Prescribing opioids after low-acuity urological surgeries potentially leads to long-term narcotic dependence, according to study findings presented at the Canadian Urological Association 74th annual meeting in Quebec City.

Jeffrey D. Campbell, MD, of Western University in London, Ontario, and collaborators identified 91,083 men who underwent their first vasectomy (78%), transurethral prostatectomy, urethrotomy, circumcision, spermatocelectomy, or hydrocelectomy in Ontario during the years 2013 to 2016. One in 3 (35%) patients filled an opioid prescription within 5 days of their procedure. Codeine was prescribed in 70% of cases, mostly by urologists (81%).

Overall, 1.6% of patients continued to take narcotics long term, filling at least 2 prescriptions 9 to 15 months after surgery. Refillers were a significant 40% more likely to become long-term users. Furthermore, they had triple the risk for overdose than nonusers.

Opioid users did not differ markedly from nonusers in chronic pain, according to comparisons of 25 comorbidities and 16 markers for health care utilization. Men with cancer, concurrent procedures, a prolonged hospital stay, or pre-existing opioid use were excluded from analyses.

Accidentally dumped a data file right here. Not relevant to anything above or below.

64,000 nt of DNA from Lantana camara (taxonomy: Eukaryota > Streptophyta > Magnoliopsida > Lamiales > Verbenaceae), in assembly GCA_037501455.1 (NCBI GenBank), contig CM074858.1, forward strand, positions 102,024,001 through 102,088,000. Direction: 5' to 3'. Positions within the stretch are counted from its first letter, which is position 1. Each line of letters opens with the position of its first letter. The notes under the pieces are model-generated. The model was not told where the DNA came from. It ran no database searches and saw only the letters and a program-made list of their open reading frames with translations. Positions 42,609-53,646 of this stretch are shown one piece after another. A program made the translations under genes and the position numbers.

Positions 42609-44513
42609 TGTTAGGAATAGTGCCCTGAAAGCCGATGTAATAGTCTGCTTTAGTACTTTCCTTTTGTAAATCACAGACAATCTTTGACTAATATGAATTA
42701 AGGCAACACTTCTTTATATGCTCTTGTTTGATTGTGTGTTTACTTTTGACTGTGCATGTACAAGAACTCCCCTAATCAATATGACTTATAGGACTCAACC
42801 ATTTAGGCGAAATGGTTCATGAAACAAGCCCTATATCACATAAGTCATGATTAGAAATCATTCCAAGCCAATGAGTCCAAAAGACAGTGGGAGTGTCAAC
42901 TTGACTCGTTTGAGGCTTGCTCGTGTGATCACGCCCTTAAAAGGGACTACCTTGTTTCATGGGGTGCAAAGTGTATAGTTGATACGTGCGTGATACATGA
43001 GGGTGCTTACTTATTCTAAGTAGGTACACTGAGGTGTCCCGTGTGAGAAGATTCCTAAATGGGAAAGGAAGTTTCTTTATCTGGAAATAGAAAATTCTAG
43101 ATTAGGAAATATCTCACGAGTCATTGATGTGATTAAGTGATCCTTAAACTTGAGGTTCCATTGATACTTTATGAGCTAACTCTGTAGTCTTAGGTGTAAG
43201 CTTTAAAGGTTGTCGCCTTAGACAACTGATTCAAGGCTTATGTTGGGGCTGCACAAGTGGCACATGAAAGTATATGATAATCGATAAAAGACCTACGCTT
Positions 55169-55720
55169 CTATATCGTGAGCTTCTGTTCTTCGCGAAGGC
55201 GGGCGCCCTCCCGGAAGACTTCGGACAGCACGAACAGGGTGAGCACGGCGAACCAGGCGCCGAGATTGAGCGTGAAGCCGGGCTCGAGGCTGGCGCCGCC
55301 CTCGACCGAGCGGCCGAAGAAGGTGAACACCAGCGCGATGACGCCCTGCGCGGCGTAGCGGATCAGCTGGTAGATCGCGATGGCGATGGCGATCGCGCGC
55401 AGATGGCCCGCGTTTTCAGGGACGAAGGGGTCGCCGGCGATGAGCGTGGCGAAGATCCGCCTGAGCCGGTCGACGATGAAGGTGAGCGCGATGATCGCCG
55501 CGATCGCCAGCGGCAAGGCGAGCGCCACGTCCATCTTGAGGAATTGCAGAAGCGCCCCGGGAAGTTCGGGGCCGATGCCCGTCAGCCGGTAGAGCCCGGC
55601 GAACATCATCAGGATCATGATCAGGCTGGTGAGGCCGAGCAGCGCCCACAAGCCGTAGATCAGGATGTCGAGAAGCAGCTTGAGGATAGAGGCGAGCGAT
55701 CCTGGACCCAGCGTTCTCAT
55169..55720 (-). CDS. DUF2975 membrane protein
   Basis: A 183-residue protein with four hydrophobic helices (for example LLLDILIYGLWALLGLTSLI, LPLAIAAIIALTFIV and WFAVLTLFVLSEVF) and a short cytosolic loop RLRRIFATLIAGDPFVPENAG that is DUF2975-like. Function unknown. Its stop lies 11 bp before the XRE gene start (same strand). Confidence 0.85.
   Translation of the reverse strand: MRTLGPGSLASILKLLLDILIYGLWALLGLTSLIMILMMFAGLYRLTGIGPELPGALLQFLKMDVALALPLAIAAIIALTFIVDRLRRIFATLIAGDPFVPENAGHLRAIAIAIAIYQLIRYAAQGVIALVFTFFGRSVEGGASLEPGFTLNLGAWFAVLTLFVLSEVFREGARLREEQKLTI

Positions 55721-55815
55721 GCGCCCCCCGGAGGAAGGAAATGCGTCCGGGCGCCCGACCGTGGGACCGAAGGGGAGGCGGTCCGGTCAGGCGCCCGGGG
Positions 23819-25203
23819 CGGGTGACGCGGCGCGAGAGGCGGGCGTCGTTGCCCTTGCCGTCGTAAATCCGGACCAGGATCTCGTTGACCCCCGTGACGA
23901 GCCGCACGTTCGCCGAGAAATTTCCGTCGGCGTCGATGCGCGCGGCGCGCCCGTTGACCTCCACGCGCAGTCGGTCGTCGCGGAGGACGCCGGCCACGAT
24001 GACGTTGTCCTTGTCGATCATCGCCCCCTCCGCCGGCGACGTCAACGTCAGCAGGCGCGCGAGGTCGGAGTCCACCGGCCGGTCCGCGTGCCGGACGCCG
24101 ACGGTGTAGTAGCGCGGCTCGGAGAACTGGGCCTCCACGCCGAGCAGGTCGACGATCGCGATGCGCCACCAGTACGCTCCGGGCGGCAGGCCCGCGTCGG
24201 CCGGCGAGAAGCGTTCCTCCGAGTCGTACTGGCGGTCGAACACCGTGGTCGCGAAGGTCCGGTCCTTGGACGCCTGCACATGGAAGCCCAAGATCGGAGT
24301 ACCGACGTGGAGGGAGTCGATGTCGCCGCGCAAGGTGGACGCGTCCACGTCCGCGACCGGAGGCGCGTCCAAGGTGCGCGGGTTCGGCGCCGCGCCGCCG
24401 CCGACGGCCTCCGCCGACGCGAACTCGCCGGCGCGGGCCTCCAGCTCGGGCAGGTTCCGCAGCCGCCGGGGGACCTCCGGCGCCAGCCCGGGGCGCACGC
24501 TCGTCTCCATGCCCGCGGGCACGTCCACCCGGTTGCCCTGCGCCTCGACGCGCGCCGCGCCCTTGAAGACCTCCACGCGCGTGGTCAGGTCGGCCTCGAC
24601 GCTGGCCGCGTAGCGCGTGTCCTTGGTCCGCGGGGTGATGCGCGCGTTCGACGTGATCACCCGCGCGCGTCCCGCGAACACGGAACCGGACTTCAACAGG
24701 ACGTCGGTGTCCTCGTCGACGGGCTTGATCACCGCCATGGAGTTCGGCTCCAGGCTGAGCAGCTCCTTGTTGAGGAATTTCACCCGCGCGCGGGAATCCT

“The opioid abuse epidemic is changing the way the medical community uses narcotics,” Dr Campbell and his team commented in a study abstract. “Physicians prescribing opioids after low-pain-intensity surgery is a significant risk factor for potential narcotic dependence; [therefore] efforts should be made to reduce postoperative narcotic use, especially for procedures that should have minimal postoperative pain.”

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Reference

Campbell J, McClure A, Clarke C, et al. Opioid prescription to patients after low-acuity urological surgery is a risk factor for long-term opioid use. Presented at the 2019 Canadian Urological Association 74th annual meeting held June 29-July 1 in Quebec City. Abstract POD-2.1.